Laguna Beach plans to move forward with parking rate increases
The Laguna Beach City Council voted unanimously at its Nov. 17 meeting to approve a plan to raise the rates of public parking lots and metered parking spots over the course of the next five years.
Laguna Beach has not seen an increase to its public parking rates since 2014, but city staff said that the proposed rate hikes can help address issues with parking availability and provide revenue for services that benefit visitors.
“The additional revenue will help reimburse the city for the existing costs of serving visitors and provide funds for future parking spaces, parking programs and other visitor-related services,” Assistant City Manager Shohreh Dupuis wrote in an email. “The increased revenue, in normal times, would be expected to generate about $2.6 million a year.”
Dupuis added in a report to the council that the city would ideally like to have a public parking occupancy of 85% to reduce traffic congestion and impact to the adjacent neighborhoods.
A plan for public parking rate hikes was previously denied by the California Coastal Commission in July. Environmental justice was a primary concern because the rates were anticipated to disproportionately impact underserved communities.
The city has provided a free trolley service in the past, which allowed visitors to reach the beaches and downtown area from free or lower-cost peripheral parking lots. Due to the coronavirus pandemic, the trolley service has been suspended since March 20.
The five-year parking rate structure plan calls for an initial increase of $1 per hour for metered parking spots and $1 per day for flat-rate lots during non-summer months, outlined in the proposal as Labor Day to mid-June. The meters located on Cliff Drive in Heisler Park currently charging $2.50 per hour, will not be subject to a rate hike.
Summer rate increases would not go into effect until 2022 and are subject to the operation of the trolley service, Dupuis said.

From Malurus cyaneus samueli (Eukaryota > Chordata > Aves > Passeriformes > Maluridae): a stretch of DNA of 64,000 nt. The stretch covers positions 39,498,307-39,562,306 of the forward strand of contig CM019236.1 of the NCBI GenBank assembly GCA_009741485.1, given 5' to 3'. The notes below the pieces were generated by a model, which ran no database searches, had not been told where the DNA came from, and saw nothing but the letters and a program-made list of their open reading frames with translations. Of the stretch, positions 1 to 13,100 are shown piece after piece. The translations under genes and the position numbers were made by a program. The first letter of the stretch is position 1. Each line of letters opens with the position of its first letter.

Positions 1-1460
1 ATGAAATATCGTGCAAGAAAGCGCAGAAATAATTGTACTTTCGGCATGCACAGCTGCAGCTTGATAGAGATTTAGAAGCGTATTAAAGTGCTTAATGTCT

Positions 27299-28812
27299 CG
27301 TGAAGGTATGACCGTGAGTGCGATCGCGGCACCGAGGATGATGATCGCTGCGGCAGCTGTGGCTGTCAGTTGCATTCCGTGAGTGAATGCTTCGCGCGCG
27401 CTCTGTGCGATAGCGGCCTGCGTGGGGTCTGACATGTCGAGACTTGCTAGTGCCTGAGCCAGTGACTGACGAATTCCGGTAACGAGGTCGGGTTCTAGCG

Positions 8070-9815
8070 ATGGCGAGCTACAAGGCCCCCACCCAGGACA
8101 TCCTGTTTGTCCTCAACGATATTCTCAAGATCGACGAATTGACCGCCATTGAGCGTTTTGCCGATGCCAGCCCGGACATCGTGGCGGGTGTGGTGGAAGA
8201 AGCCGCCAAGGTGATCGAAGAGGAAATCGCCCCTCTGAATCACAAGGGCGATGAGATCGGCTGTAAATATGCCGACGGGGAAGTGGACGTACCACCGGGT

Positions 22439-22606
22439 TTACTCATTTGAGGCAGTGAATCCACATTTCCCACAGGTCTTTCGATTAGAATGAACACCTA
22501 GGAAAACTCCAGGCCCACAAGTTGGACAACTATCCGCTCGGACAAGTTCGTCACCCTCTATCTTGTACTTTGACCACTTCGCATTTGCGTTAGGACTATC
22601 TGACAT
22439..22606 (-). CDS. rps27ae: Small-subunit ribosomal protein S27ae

Between 2022 and 2025, the city could impose a maximum rate hike of 10% during the summer months.
The city has a tiered parking rate structure between the downtown business district, the festival zone and the coastal zone.
“In the coastal zone, the rates are the lowest and will continue to be the lowest of the three zones, and that’s with the purpose of enhancing coastal access,” Director of Community Development Marc Wiener said. “We also have 770 free spaces that enhance coastal access.”
Councilwoman Toni Iseman expressed concern that free parking in neighborhoods next to the coast could translate to a deficit of available parking.
“If you don’t have metered parking, if you don’t have a time to move, you end up with actually no rotation of these spaces, and it doesn’t do anything in terms of allowing additional people to utilize space,” she said.
Laguna Beach Mayor Bob Whalen said that the parking rate hikes would help provide funds that go toward services that provide a good experience for visitors, including for trash pickup, marine safety and beach patrol by law enforcement.
Whalen offered further support of the coastal development permit in saying, “You don’t find much free parking along the coast. I think we probably provide more than perhaps any other jurisdiction along the coast, given what we’ve done with our peripheral lots.”
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